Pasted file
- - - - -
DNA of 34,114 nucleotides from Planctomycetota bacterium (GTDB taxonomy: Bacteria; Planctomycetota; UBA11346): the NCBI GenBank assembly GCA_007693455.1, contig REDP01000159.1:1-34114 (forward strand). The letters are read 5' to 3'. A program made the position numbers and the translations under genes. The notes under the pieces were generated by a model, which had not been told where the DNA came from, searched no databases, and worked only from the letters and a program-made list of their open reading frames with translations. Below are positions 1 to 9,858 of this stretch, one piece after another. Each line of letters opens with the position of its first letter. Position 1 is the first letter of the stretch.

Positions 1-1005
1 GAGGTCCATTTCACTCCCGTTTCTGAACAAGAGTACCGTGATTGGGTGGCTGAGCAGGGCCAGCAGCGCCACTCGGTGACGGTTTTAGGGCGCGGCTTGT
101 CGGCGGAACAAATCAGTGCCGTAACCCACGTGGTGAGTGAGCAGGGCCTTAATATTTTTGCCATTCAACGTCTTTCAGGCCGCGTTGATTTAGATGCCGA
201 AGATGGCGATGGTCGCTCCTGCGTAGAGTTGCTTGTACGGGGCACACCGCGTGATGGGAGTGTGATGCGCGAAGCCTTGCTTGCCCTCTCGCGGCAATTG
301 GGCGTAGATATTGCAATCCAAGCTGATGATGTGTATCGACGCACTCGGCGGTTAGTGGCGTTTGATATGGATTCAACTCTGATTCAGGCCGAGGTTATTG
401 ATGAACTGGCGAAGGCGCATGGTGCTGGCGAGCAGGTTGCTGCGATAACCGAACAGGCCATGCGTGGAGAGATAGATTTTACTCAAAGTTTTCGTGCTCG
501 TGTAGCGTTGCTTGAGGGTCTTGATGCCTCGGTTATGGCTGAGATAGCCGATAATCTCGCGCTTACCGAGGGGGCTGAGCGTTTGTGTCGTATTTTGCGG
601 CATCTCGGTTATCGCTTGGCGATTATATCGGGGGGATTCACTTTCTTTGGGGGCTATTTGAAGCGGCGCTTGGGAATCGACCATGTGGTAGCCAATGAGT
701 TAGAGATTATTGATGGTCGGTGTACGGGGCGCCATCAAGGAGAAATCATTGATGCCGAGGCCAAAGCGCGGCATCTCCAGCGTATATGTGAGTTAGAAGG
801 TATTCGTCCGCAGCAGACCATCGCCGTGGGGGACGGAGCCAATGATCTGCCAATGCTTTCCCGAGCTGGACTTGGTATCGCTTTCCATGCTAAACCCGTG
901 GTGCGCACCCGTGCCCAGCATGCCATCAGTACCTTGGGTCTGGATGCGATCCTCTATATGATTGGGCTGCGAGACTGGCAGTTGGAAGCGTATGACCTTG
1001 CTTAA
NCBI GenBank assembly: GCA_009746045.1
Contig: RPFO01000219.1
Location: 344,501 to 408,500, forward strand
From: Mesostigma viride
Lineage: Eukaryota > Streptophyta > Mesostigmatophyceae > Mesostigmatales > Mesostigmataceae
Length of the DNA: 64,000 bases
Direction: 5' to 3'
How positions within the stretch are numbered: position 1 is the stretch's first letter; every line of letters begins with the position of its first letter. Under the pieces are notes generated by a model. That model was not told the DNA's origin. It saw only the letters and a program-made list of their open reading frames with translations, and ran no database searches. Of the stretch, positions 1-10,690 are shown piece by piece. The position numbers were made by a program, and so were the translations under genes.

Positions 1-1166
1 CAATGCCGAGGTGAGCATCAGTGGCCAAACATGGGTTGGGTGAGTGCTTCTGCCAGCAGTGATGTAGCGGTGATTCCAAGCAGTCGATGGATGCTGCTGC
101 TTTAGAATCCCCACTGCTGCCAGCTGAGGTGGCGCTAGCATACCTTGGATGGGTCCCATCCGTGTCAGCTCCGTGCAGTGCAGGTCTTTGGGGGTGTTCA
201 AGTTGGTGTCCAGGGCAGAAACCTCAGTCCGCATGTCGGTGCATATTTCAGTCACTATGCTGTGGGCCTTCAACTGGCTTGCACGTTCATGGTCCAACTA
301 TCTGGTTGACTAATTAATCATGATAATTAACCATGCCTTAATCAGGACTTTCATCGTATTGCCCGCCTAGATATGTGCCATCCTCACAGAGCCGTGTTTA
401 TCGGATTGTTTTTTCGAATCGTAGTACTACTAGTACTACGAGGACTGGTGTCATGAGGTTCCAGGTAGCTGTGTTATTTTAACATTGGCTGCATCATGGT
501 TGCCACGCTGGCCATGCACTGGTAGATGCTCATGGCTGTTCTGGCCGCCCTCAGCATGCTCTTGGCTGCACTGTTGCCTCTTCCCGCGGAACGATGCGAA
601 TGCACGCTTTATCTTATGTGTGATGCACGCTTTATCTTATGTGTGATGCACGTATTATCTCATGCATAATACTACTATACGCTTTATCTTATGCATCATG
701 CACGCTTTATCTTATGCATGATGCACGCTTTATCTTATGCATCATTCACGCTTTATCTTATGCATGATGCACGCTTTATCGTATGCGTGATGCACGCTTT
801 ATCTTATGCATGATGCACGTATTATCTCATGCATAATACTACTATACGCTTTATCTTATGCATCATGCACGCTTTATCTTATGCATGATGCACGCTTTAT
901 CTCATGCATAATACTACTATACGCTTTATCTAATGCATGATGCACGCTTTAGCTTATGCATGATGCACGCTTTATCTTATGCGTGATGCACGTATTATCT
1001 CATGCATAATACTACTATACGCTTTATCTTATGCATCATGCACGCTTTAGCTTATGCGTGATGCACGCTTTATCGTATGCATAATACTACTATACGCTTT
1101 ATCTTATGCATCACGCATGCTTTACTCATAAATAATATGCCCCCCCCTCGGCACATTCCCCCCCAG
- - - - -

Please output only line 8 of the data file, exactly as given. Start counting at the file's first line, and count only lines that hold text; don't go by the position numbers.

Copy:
501 TGTAGCGTTGCTTGAGGGTCTTGATGCCTCGGTTATGGCTGAGATAGCCGATAATCTCGCGCTTACCGAGGGGGCTGAGCGTTTGTGTCGTATTTTGCGG